Shortsighted policy in gulf war
Is there such a thing as "international" human rights? If so, aren't Americans guilty of violating them?
Our government has obstinately refused to lift the sanctions against Iraq. As a result, 80 percent of Iraqi children are undernourished and slowly dying for lack of food, clean water and medical facilities. Several U.N. and American medical teams have visited Iraq and come up with the same appalling conclusion - 170,000 Iraqi children will die by the end of 1991. Can we deny that the United States is at least compounding this tragedy by blocking efforts to lift the sanctions?
Moreover, why have we sealed off this beleaguered country behind Middle Age walls while the world around it is poised to enter the 21st century? Is it because our request that Mr. Hussein get out has not been honored? Does it really seem likely that a tyrannical strongman would even consider stepping down? And is it likely there is enough vitality among lesser leaders in that country to put him down?
If that really was our primary aim, we missed our chance ' and the lives of countless Kurds, who believed our declared intentions, bear tragic witness to our shifting policies.
Let us again embrace and exercise our national capacity for sympathy and generosity toward less fortunate human beings. Let us admit our shortsightedness and use our ingenuity to solve, not further, the myriad global problems that abound.
Many suggestions for naming the new stadium have appeared recently. The suggestions come from readers as well as members of the staff. Epithets range from shallow flattery to cryptic tongue-twisters.
Let's not get carried away. I say keep the name as simple as possible and give the stadium unmistakable identity nationwide, worldwide.
And now - how about a rousing cheer for (you guessed it) Baltimore Stadium!
On medical bills
I sympathize with Frank D. Roylance, who described his frustration in attempting to decipher the various bills and statements from his wife's outpatient surgery ("A Billing Morass," Other Voices, July 9). Even those of us who work in the health-care field find this difficult at times.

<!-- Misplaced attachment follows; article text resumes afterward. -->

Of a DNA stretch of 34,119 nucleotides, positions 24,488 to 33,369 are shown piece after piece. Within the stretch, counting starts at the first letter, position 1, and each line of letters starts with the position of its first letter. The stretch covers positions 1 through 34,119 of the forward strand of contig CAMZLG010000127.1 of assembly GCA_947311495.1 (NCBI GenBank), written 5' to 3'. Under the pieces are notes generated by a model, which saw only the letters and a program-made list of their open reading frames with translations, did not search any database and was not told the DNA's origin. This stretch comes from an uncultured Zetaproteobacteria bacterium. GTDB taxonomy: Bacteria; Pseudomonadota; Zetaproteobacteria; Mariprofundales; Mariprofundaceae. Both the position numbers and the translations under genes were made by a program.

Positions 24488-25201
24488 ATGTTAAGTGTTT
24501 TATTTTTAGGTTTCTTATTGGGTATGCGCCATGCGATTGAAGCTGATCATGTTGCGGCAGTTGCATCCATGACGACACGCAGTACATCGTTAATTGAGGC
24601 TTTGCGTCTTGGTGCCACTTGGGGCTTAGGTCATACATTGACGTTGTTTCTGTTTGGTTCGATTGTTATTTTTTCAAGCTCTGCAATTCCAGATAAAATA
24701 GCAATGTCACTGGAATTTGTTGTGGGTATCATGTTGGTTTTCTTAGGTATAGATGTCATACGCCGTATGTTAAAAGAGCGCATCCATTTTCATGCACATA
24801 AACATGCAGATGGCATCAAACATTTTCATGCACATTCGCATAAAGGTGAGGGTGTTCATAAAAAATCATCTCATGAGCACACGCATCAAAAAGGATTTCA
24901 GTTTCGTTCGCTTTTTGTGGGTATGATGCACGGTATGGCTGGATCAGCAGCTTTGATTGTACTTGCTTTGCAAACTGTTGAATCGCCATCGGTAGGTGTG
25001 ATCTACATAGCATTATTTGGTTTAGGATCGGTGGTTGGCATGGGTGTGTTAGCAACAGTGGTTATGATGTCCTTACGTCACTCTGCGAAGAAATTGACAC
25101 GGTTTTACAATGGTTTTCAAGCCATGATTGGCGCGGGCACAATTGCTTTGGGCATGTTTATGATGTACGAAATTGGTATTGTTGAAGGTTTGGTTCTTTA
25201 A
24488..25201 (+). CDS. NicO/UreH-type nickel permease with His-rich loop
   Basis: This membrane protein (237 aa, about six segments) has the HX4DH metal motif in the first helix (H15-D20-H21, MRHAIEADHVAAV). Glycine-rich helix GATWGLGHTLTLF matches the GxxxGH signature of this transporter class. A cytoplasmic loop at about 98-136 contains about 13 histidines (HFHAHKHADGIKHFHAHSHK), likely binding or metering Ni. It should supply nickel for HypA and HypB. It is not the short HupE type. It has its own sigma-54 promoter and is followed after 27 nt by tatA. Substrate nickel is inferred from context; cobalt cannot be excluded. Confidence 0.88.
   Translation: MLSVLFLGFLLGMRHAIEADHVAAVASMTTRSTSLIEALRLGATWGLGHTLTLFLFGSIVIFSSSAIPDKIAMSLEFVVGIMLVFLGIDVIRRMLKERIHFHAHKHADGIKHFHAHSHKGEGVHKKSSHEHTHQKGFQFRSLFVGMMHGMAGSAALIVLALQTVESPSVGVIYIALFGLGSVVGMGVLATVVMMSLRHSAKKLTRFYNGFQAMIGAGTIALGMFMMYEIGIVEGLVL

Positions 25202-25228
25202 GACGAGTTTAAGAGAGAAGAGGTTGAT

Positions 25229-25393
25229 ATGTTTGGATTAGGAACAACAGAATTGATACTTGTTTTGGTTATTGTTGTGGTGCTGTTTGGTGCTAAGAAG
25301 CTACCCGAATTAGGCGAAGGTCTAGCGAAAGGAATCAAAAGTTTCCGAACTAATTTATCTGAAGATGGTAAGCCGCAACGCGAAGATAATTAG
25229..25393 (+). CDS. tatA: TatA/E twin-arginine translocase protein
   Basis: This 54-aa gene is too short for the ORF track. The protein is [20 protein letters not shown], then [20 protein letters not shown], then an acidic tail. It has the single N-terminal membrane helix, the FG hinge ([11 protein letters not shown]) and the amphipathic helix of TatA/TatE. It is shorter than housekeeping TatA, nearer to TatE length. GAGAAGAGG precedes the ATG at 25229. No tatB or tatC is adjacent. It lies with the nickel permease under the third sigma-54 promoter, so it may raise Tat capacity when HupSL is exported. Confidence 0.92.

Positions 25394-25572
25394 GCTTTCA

I can, however, answer at least one of his questions. The "pathology test," for which he was billed $78, consists of a microscopic examination of the tissue removed at surgery, in order to establish the definitive diagnosis of the disease process. This is the only way to determine whether the patient is suffering from cancer or a benign disease and, more specifically, what type of cancer (there are literally hundreds) or what particular disease.
Clearly this is a serious responsibility and, accordingly, the examination is always performed personally by a pathologist - a physician with at least four years' specialized training after medical school. Lengthy training and experience are necessary to recognize the subtle abnormalities under the microscope which are the key to accurate diagnosis.
I note incidentally that the $78 is the lowest of all the bills which Mr. Roylance received. Obviously, pathology is the biggest bargain in medicine today.
Maurice B. Furlong Jr.
The writer is president of the Maryland Society of Pathologists. A
Hang 'em high
Here's a solution to the horrible crime wave we are confronted with:
When criminals are caught, give them a fair trail, as was done in the old West. The next day, hang them in the village square. That would show the public that crime will not be tolerated.
I am so disgusted with this so-called justice system that I don't feel like voting anymore.
A hostage deal?
No matter the denial coming from the president, George Bush appears to be up to his neck in the Iran-contra scandal. His culpability and knowledge of the release of the hostages in time for the Reagan-Bush post-inaugural celebrations strain his credibility. In view of the increasing circumstantial evidence, a full investigation should be initiated. Mr. Walsh, the special prosecutor, should be granted whatever time is necessary.
With all the thievery and corruption in the Reagan-Bush administration, the average citizen is cynical about our political system. To restore some belief in the system, the pursuit of the truth is required.
Thomas M. Waldron